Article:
To investigate our hypothesis that recurrent aphthous stomatitis (RAS), an inflammatory disease of the oral mucosa, is the result of an abnormal oral mucosal cytokine cascade leading to an enhanced cell-mediated immune response directed toward focal areas of the oral mucosa.
Prospective nonrandomized case-control study.
Academic referral center
For part 1, 21 patients with RAS and 7 control patients; for part 2, 6 patients with RAS and 6 control patients.
For study part 1, lesional and clinically normal oral mucosal biopsy specimens were obtained during an acute episode (within 72 hours of onset of ulcer) from 21 patients with RAS. Normal oral mucosal biopsy specimens were obtained from 7 healthy individuals, who served as controls. In study part 2, oral mucosal biopsy specimens were obtained from 6 RAS and 6 control patients at 24 and 48 hours after surgical trauma to those sites.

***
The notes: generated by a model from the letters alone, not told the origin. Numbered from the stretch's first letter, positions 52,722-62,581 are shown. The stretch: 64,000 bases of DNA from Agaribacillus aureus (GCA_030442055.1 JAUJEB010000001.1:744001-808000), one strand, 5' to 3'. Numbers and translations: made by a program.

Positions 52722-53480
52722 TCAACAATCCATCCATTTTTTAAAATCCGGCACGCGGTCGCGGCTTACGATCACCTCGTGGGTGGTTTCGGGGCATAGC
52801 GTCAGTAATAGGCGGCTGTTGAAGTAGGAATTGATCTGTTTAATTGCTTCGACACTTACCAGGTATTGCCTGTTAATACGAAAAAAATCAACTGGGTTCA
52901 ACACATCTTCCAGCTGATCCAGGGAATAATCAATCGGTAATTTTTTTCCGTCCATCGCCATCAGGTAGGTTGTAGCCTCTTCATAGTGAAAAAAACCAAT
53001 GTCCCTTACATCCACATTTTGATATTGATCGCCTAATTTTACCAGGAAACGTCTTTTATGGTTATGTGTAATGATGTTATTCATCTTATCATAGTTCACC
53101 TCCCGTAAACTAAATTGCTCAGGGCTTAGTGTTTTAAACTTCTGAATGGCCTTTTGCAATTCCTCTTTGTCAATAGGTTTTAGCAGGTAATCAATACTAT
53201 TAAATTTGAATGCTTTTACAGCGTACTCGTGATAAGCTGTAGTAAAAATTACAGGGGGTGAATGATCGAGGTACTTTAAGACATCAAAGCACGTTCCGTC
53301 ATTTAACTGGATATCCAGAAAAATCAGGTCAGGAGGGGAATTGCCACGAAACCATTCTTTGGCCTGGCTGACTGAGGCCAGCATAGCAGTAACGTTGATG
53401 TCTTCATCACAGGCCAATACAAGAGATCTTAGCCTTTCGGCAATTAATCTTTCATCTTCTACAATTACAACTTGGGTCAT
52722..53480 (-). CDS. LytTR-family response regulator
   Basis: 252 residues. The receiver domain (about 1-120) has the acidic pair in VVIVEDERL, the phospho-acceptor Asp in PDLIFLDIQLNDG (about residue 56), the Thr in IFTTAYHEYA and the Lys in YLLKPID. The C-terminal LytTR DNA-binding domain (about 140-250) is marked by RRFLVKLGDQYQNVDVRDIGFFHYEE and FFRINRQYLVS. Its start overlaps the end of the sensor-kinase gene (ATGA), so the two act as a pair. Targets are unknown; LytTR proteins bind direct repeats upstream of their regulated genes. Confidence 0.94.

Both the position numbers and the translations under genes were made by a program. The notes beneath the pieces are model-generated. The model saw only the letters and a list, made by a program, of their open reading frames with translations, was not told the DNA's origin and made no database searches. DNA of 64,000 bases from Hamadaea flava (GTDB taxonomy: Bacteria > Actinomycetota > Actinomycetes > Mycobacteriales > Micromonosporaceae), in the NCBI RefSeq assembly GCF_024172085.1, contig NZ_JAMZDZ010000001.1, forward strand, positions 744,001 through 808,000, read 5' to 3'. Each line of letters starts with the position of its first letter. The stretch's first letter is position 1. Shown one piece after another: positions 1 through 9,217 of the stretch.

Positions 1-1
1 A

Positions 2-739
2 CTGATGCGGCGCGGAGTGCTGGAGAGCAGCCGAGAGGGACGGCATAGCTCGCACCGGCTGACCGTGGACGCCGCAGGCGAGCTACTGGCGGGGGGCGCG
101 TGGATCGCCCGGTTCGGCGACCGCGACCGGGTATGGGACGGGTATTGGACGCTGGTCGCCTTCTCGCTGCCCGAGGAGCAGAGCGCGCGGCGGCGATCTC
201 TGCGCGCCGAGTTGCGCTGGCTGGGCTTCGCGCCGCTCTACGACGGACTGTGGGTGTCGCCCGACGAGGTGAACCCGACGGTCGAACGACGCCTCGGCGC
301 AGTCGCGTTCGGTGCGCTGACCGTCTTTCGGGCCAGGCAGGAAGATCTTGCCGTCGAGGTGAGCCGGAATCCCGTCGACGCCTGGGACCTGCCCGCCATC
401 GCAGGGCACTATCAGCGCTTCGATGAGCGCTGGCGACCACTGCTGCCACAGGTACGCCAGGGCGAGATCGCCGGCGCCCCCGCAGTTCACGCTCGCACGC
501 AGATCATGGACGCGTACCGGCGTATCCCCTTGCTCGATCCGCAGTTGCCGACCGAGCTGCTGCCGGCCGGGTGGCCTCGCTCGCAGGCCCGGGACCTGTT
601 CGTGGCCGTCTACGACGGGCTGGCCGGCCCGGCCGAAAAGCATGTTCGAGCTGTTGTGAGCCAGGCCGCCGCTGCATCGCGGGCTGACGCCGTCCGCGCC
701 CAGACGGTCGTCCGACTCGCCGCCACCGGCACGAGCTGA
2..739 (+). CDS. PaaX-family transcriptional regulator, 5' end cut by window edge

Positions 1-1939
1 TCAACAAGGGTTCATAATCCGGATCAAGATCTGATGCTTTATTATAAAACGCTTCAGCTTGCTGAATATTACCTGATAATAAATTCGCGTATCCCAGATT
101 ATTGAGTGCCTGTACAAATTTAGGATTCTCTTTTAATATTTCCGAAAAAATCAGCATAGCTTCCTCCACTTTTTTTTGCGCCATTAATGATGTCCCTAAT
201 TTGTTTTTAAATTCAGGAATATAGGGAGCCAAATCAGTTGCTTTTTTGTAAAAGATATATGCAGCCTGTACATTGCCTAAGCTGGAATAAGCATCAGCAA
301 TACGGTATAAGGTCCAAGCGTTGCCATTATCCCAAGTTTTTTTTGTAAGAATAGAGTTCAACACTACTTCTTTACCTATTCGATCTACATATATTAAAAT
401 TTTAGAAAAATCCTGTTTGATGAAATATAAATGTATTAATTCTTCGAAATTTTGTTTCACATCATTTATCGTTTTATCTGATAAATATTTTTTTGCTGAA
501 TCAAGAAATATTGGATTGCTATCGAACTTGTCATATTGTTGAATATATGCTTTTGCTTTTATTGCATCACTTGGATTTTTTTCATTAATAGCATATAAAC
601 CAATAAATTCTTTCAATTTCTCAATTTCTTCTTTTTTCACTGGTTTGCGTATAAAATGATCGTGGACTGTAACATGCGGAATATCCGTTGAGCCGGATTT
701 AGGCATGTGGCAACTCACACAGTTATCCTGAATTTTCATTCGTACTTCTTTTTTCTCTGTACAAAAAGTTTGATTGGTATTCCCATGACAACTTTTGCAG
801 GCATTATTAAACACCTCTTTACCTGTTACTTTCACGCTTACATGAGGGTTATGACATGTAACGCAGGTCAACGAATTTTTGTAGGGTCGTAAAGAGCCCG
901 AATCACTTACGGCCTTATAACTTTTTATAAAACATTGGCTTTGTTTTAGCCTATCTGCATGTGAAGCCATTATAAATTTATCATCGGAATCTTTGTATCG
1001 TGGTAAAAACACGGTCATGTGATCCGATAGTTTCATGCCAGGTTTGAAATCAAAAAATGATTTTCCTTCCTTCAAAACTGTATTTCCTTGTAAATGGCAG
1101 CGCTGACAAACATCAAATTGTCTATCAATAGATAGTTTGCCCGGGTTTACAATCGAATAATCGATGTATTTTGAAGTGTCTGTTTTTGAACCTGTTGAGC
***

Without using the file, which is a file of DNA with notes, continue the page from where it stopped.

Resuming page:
Main Outcome Measures
Detection of the following messenger RNA (mRNA) types by use of semiquantitative reverse transcriptase polymerase chain reaction. For part 1, interleukins (IL) 2, 4, 5, and 10, interferon gamma, and tumor necrosis factor α were measured. For study part 2, IL-10 and interferon gamma were measured.
In part 1, elevated levels of IL-2, interferon gamma, and tumor necrosis factor α mRNAs were detected in RAS lesions, consistent with a cell-mediated immune response. The IL-10 mRNA was not increased in RAS lesions. In addition, lower resting levels of IL-10 mRNA were detected in the clinically normal mucosa from patients with RAS, as compared with levels seen in the healthy controls. In part 2, at both 24 and 48 hours following trauma to the oral mucosa, the levels of mucosal IL-10 mRNA remained lower in patients with RAS than those observed in healthy controls, while interferon gamma mRNA levels were higher.
Failure to suppress the inflammatory reaction initiated by trauma or other external stimuli, likely involving a functional deficiency of IL-10 in the oral mucosa, appears to be important in the pathogenesis of RAS.